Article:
Tuesday, 31 July 2012

‘A’s are for losers…

I have had to abandon this blog for a while to meet a deadline, however, normal service is now resumed. I shall be looking in the next couple of days at the idea of compulsion, which seems to be so baffling to at least one reader; compulsion in her mind being associated only with punishment or physical force! Before that, I want to talk about the awful situation at British secondary schools, with reference to what are known as grade boundaries. These have a pernicious effect upon children unfortunate enough to attend school.

When my daughter was studying for both GCSEs and A levels, I had a saying that I used frequently with her. This was, ‘A's are for losers!’ I meant to convey by this that if she gained only an ‘A’ in an examination, rather than ‘A*’; then as far as I was concerned, she would have failed that particular examination. Nothing less than 100% was satisfactory, whether she was working at home with me or sitting an IGCSE. There are a number of possibilities for this attitude on my part. One would be that I am a man obsessed with GCSEs and their importance in life. Another might perhaps be that I am a male, Caucasian version of the notorious Chinese ‘Tiger Mothers’. A third and, to me at least, more likely explanation would be that I am not a bloody fool and that I know how the world actually works outside of school and examinations. Let me make this a little clearer.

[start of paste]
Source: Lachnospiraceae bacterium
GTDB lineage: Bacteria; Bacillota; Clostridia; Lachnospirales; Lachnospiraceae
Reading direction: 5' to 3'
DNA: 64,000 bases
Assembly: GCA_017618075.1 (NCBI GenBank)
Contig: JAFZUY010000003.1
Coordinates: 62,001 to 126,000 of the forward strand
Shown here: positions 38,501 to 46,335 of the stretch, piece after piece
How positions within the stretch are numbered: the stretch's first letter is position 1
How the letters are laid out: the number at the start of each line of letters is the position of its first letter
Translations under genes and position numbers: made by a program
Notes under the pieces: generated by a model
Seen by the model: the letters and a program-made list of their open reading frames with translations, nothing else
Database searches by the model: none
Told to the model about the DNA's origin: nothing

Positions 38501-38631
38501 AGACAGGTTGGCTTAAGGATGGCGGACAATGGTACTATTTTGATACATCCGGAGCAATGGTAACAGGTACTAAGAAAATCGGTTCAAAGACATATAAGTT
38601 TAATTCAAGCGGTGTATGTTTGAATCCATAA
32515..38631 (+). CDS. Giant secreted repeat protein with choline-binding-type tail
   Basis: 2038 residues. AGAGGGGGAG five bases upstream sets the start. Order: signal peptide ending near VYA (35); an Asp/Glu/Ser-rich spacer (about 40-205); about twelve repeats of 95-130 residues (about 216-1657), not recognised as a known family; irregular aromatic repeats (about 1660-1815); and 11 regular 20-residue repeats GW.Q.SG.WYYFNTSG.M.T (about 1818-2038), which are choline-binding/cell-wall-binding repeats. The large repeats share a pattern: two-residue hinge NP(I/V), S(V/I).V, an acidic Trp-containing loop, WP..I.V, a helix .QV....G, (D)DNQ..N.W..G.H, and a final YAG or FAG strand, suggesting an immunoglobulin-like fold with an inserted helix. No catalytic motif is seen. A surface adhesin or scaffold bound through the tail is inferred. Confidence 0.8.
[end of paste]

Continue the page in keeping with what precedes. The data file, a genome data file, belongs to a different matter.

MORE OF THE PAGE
In a deplorable lapse of judgement, I allowed my older daughter to be registered at school. Apart from a spell of flexi-schooling, she was at school all the way through until leaving at sixteen. When she was fifteen, a year or so before she was due to take her GCSEs, I noticed that her maths was atrocious. She was getting around half the questions wrong and yet her teacher was marking the work with things like, ‘Well done’. When I spoke to this woman she explained that from her point of view this was fine. It was not because my daughter was unable to do any better, it was that there would have been no point. In the GCSE, which mark you get depends on the percentage of marks you score. These are the grade boundaries. Incredibly, if you get over 50%, you get an ‘A’ in mathematics for GCSE. Over 70% and you will have an ‘A*’ Because my daughter was in line for at least an ‘A’ and possibly an ‘A*’, she was doing as well as could possibly be achieved. What purpose would have been served by trying to get her to get three quarters of her work right? It would have been overkill; way over the grade boundary for an ‘A*’. I resisted the temptation to slay this idiot on the spot; in retrospect, a matter of some regret.

Let’s forget for a moment about schools and GCSEs. I have only recently, after a long struggle, resolved the problems I have been having with the Student Finance people over the loan my daughter is getting for university. I sent in almost everything necessary. The only problem related to an income of £60.75, for which I provided no documentation and had overlooked when filling out the form. You might have thought that they would have given me a gold star for this, or at the very least congratulated me on getting over 95% of the calculations correct. Even a ‘Well done’ would have been nice. They did none of these things, because of course this is real life. Anything less than 100% accuracy means that you fail. It is the same with my tax returns. It is not enough for me to get 70% of the answers right. This will not earn me an ‘A*’ with the Inland Revenue. Not even 80% will do, nor 90% or even 95%. Every figure and all calculations must be 100% correct.